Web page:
‘Jack Ryan’ sets a low bar for 2014 action films



 Jack Ryan (Chris Pine) struggles with a rival in "Jack Ryan: Shadow Recruit."

Photo courtesy of Paramount Pictures


Alex Williams

Action films are a lot like pizza: cheesy, nutrition-free, covered in red sauce and delicious nonetheless. The greats, such as “Die Hard” and “Terminator 2,” are gourmet pies, made with the best ingredients possible and cooked to perfection. Then there are the Papa John’s and Pizza Huts of action cinema, entertaining but disposable works such as last year’s underappreciated “White House Down.” But the truly forgettable pizza and action flicks have the most in common — stale, greasy slices of lukewarm mediocrity. “Jack Ryan: Shadow Recruit,” unfortunately, falls into that undesirable category, and its tepid story and nonsensical action sequences render it the rough equivalent of a burned slice of Little Caesar’s.

“Jack Ryan: Shadow Recruit” casts Chris Pine as the famed Tom-Clancy character, telling the story of Ryan’s origin via a tragic helicopter accident that puts him in league with gorgeous physical therapist Cathy Muller (Keira Knightley) and CIA recruiter Thomas Harper (Kevin Costner). Ten years later, Ryan is an undercover analyst working for banks to uncover terrorist funding when he stumbles upon a plot by Russian banker Viktor Cherevin (Kenneth Branagh) to tank the U.S. economy.

The biggest shortcoming of “Jack Ryan” is Adam Cozad’s and David Koepp’s script, which was retrofitted from an original screenplay by Cozad and robbed of any personality in the process. Several individual moments in “Jack Ryan” work, such as Muller’s suspicions about her boyfriend’s job or the brawl between Ryan and a thwarted assassin sent by Cherevin, but only when removed from the context of the film as a whole. Just after Ryan dispatches the aforementioned assassin, his next move is to visit Cherevin, putting on a happy face like they’ve both forgotten the banker tried to have him killed a few scenes ago. The movie is clumsily tied together by a barrage of convenient expository bursts late in the film, but the plot doesn’t even have a handle on its own time line. An early scene informs us that Ryan has been on the job for a full decade — despite not aging a day — yet Muller and Ryan repeatedly state they’ve known each other for only three years.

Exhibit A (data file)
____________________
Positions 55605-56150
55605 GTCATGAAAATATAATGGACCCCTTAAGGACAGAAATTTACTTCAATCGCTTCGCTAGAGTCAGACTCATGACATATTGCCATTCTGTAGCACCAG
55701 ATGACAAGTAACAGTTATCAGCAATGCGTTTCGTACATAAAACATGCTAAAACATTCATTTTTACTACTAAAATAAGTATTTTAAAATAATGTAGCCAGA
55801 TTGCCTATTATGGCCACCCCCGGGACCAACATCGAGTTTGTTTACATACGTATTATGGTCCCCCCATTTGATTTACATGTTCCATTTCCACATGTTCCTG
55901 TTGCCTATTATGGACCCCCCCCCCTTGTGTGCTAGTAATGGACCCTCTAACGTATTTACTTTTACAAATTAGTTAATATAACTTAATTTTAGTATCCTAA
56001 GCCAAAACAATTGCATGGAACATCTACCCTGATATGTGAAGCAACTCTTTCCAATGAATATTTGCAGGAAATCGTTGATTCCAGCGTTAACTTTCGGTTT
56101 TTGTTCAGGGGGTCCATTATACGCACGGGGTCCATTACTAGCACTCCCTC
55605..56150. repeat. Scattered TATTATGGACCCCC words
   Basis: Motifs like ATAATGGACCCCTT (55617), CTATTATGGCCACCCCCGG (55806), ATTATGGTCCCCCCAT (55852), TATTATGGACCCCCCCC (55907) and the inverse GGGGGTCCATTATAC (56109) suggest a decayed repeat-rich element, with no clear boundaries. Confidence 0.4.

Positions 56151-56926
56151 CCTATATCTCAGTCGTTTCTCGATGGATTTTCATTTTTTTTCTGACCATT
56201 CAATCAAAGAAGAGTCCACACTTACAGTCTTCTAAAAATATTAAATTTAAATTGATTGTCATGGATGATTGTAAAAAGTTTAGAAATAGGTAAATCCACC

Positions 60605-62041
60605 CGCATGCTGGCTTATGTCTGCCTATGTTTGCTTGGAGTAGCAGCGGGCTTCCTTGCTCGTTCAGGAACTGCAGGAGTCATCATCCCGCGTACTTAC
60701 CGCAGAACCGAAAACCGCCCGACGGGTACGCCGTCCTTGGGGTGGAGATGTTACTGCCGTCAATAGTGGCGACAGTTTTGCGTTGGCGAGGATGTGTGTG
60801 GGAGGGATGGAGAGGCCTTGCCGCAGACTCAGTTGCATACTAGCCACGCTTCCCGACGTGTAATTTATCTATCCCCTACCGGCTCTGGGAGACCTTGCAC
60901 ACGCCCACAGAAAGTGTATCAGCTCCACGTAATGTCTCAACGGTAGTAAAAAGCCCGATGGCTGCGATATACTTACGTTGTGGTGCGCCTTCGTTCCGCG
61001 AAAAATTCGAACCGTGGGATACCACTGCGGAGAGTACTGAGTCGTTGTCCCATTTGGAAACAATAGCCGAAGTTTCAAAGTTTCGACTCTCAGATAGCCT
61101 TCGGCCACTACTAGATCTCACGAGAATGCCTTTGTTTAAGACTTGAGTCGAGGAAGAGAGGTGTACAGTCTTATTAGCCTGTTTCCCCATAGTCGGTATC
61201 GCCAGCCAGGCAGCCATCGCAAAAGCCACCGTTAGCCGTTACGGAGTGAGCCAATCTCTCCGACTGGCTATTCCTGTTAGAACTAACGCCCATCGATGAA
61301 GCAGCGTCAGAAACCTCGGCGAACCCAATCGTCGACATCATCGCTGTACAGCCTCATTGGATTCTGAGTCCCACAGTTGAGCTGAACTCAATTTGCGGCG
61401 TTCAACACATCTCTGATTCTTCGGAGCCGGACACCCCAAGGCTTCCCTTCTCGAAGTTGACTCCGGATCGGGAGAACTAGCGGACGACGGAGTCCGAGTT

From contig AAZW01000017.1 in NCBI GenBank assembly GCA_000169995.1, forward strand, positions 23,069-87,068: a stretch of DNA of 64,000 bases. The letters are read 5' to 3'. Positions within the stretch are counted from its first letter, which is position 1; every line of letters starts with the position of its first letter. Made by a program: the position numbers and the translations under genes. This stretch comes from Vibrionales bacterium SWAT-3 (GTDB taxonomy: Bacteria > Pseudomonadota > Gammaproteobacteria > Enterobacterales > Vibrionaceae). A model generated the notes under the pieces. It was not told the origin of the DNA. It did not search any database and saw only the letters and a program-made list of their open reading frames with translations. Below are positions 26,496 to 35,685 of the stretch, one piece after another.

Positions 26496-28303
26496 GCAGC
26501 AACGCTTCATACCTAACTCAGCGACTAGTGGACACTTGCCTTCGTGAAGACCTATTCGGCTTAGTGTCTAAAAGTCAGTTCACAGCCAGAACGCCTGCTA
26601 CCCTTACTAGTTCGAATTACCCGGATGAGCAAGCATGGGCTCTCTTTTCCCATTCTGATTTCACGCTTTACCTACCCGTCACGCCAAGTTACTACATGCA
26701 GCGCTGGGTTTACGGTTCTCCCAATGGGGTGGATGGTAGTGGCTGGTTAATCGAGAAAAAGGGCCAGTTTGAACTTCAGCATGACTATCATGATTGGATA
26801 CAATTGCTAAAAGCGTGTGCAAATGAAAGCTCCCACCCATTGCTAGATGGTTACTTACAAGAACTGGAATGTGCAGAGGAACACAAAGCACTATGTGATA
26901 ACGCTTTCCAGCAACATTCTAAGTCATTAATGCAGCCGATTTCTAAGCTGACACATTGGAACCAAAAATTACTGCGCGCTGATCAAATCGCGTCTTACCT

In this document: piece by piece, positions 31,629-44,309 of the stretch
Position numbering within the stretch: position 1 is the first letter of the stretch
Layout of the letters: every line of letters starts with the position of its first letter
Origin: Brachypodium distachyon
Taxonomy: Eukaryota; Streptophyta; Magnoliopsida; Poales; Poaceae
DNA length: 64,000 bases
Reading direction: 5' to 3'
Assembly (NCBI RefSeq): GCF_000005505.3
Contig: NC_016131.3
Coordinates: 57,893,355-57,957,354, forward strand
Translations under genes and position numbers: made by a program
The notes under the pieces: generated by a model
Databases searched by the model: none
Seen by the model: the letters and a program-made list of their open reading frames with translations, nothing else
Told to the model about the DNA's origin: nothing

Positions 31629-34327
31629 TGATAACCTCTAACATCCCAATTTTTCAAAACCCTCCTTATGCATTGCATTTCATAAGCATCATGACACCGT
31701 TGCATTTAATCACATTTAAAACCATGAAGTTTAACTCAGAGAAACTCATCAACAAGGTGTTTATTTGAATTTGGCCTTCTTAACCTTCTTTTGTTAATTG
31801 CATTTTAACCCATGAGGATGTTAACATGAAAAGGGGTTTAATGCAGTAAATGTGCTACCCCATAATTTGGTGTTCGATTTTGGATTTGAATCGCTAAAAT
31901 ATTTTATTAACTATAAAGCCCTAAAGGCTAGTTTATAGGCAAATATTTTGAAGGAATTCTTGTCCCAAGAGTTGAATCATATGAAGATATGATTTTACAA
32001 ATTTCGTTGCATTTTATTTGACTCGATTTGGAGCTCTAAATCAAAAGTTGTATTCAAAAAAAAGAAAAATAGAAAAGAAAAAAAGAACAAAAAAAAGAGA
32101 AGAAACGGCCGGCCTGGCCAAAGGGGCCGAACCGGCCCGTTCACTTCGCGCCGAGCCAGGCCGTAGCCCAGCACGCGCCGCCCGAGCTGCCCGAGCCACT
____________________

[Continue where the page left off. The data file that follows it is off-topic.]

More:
If the cast were a bit stronger, these logical inconsistencies would be easier to overlook. The reliably charismatic Pine is dead in the water here — the charming, funny personality he brought to his role in “Star Trek” replaced with dutiful, unambiguous heroism. Knightly seems to have been cast solely so Branagh could get as many unflattering reaction shots as possible, but, even when she’s allowed to act, the only thing more unconvincing than her performance is her ludicrous character arc. Meanwhile, Branagh generically glowers as the film’s villain, and Costner ably plays Ryan’s loyal mentor.

But even the lousiest action films should shine when it’s time for their hero to brawl. For one sequence in which Ryan breaks into Cherevin’s office while Muller improbably distracts the villain with whispered flirtations, “Jack Ryan” comes alive, and there’s a glimpse of a taut, exciting espionage thriller. The rest of the film’s action scenes range from adequate to incompetent, especially in the finale, which cuts between several action beats with a stunning disregard for geography, coherence and logic before ending on a moment that makes no sense on its own and even less when tied to the rest of the sequence.